SHANGHAI (AP) — Dustin Johnson is starting to compile the kind of numbers that are difficult to ignore.
Not since Tiger Woods has a player won on the PGA Tour in each of his first seven seasons. To already have eight tour wins before turning 30 puts him in select company that only includes names like Woods, Davis Love III, Phil Mickelson and David Duval over the last 25 years.
He hasn't won a major, though getting into serious contention should not be overlooked. Johnson had the 54-hole lead at the U.S. Open, a one-shot lead playing the 72nd hole in the PGA Championship and he was closing in on the lead in the final round at the British Open until hitting a 2-iron out-of-bounds on the 14th hole at Royal St. George's.
What annoys him is another attribute of great players — they're part of every team.
The Presidents Cup was held a month ago, and Johnson wasn't on it. He was barely part of the conversation when it was time for Fred Couples to make his captain's picks.
"I was mad," Johnson said Sunday after his three-shot win in the HSBC Champions, his first World Golf Championship title. "I wanted to be on that team. I wasn't mad at anyone, but I was mad at myself for not being on the team. I struggled a little bit last year, but I thought I still played well enough to get on the team. I think I finished 12th on the points list. I could have been a pick."
Couples instead chose 20-year-old Jordan Spieth and Webb Simpson, who had been bumped out of the 10th spot on the final hole of a two-year qualifying process.
It would be hard to fault Couples, even though Johnson is one of the most explosive players.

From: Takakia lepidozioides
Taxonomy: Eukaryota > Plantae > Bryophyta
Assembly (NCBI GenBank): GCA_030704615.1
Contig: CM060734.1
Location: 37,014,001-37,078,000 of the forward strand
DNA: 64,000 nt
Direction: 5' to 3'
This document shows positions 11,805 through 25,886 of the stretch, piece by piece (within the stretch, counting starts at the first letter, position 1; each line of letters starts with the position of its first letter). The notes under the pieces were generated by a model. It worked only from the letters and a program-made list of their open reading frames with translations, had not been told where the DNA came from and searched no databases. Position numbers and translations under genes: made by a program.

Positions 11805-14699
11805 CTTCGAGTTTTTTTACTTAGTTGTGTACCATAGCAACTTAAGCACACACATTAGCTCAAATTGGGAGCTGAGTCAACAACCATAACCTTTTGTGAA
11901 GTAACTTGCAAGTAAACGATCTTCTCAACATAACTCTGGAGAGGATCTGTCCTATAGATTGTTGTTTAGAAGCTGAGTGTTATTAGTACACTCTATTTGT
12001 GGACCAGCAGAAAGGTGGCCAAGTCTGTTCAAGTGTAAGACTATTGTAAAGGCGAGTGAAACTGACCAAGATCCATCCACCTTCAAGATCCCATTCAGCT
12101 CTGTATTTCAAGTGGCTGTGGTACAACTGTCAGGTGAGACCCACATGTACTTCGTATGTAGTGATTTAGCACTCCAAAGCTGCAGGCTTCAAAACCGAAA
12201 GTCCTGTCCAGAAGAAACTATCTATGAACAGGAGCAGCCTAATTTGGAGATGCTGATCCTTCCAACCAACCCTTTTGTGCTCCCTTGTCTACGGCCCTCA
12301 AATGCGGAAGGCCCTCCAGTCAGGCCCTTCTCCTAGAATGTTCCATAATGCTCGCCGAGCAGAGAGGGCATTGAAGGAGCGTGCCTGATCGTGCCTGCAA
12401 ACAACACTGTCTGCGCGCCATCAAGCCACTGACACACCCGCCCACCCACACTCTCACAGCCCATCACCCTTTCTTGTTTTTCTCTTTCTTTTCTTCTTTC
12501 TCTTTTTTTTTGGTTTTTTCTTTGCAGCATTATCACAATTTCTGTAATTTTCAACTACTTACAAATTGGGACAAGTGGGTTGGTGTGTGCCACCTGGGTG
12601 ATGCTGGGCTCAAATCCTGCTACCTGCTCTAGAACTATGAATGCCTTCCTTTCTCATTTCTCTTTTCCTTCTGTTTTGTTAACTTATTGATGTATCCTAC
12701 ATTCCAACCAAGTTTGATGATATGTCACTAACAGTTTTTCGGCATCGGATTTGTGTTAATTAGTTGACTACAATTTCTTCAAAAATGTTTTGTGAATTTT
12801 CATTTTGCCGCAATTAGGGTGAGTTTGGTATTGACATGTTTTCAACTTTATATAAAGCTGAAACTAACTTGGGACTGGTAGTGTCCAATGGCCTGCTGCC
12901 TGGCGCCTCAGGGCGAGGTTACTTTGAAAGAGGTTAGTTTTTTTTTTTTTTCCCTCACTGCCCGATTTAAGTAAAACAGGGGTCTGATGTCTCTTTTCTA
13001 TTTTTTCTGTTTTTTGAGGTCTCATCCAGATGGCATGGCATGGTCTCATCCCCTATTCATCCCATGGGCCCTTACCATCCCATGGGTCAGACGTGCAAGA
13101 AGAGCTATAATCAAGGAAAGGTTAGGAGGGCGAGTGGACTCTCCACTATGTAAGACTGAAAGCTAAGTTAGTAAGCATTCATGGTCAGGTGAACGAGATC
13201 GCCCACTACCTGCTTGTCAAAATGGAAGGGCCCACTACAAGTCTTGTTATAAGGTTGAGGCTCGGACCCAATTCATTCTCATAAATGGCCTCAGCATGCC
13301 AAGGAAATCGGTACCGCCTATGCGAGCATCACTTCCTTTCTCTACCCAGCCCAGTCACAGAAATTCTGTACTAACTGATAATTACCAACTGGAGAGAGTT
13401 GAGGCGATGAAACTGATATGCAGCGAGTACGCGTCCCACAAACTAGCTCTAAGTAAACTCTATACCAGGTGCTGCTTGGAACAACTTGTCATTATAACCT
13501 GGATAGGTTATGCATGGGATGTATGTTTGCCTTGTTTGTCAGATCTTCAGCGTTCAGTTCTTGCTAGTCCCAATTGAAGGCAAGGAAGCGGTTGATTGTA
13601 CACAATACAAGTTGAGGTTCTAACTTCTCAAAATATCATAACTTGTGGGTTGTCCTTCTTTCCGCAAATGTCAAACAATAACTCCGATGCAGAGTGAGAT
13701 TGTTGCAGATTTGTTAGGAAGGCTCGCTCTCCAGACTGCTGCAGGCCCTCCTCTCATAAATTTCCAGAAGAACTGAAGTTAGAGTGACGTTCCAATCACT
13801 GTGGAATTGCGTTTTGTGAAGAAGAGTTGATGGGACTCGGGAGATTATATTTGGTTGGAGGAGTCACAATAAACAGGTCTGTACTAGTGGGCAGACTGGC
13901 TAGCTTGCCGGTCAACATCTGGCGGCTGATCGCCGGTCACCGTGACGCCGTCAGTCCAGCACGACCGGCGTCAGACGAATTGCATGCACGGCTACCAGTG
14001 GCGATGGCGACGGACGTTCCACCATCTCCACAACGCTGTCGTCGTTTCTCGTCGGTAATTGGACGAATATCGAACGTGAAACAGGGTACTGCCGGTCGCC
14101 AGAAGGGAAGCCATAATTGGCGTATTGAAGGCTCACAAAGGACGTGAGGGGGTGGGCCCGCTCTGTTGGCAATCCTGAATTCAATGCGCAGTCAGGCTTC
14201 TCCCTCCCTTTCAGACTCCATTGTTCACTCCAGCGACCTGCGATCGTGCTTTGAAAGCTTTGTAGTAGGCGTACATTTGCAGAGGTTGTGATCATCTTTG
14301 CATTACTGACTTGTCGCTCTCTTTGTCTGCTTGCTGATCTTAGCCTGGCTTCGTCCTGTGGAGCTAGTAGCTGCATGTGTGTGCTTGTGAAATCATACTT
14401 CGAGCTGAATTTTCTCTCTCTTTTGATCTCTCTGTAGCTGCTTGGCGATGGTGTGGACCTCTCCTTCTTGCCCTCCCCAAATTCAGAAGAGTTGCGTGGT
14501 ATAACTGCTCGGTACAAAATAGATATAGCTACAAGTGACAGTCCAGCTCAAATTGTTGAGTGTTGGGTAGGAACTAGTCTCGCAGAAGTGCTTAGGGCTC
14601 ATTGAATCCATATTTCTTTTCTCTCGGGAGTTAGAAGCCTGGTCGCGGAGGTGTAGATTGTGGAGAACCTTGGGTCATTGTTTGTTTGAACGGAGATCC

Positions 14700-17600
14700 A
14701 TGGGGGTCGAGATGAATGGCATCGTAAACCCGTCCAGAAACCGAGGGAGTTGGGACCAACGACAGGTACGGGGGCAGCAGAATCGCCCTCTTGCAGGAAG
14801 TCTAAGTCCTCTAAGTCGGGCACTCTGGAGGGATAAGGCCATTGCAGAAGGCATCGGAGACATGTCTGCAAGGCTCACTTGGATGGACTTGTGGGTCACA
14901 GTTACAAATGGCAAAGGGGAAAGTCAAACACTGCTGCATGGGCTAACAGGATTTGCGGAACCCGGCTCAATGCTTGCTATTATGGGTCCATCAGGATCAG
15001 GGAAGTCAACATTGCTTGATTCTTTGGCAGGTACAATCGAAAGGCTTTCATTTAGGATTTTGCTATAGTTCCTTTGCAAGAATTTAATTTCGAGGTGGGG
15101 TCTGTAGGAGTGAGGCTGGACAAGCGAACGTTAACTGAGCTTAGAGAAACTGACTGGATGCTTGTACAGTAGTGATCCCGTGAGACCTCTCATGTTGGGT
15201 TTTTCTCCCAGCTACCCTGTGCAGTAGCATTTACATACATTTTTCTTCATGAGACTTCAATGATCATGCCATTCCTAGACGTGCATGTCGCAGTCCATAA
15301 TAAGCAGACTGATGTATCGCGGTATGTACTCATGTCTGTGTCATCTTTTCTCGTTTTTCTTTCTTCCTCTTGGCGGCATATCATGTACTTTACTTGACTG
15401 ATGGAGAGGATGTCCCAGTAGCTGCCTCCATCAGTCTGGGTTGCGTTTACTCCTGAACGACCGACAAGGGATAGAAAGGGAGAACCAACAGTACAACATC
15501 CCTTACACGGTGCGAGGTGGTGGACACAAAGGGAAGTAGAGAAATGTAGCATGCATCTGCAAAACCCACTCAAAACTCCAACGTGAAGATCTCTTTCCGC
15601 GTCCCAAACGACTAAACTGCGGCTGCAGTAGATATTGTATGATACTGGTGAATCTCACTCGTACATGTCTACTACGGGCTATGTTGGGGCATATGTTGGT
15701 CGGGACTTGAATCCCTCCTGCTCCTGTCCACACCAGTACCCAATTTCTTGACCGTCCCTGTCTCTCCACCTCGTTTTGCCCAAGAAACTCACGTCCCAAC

Johnson began the year by winning at Kapalua, and then he disappeared for the rest of the season. He really had only one serious chance of winning, when he tied for second in the Canadian Open, although he got into the last group at the Tour Championship. He didn't make a peep in the majors.
About the only time he got anyone's attention was when he proposed to Paulina Gretzky, the daughter of the Great One.
Four days at Sheshan International was a reminder that the 29-year-old American is still around, still very good and capable of beating the best. Johnson was too busy making birdies to pay attention to the players chasing him Sunday afternoon — Graeme McDowell and Ian Poulter next to him, Sergio Garcia, Justin Rose, Rory McIlroy and Martin Kaymer trying to catch him. That's half of Europe's winning Ryder Cup team at Medinah last year.
Johnson made three birdies and an eagle during a pivotal five-hole stretch on the back nine, and what got McDowell's attention was how that streak started on the 13th hole, which bends hard to the right and has water to the right of the green.
"To me it kind of personifies Dustin Johnson," McDowell said. "He trenches one 350 down the middle and has the hands to hit that 70-yard shot to the front pin and make the putt. He's just a quality, talented, very athletic, classy player. Yeah, he makes mistakes. But when you've got a game as good as him, you can get away with a few mistakes."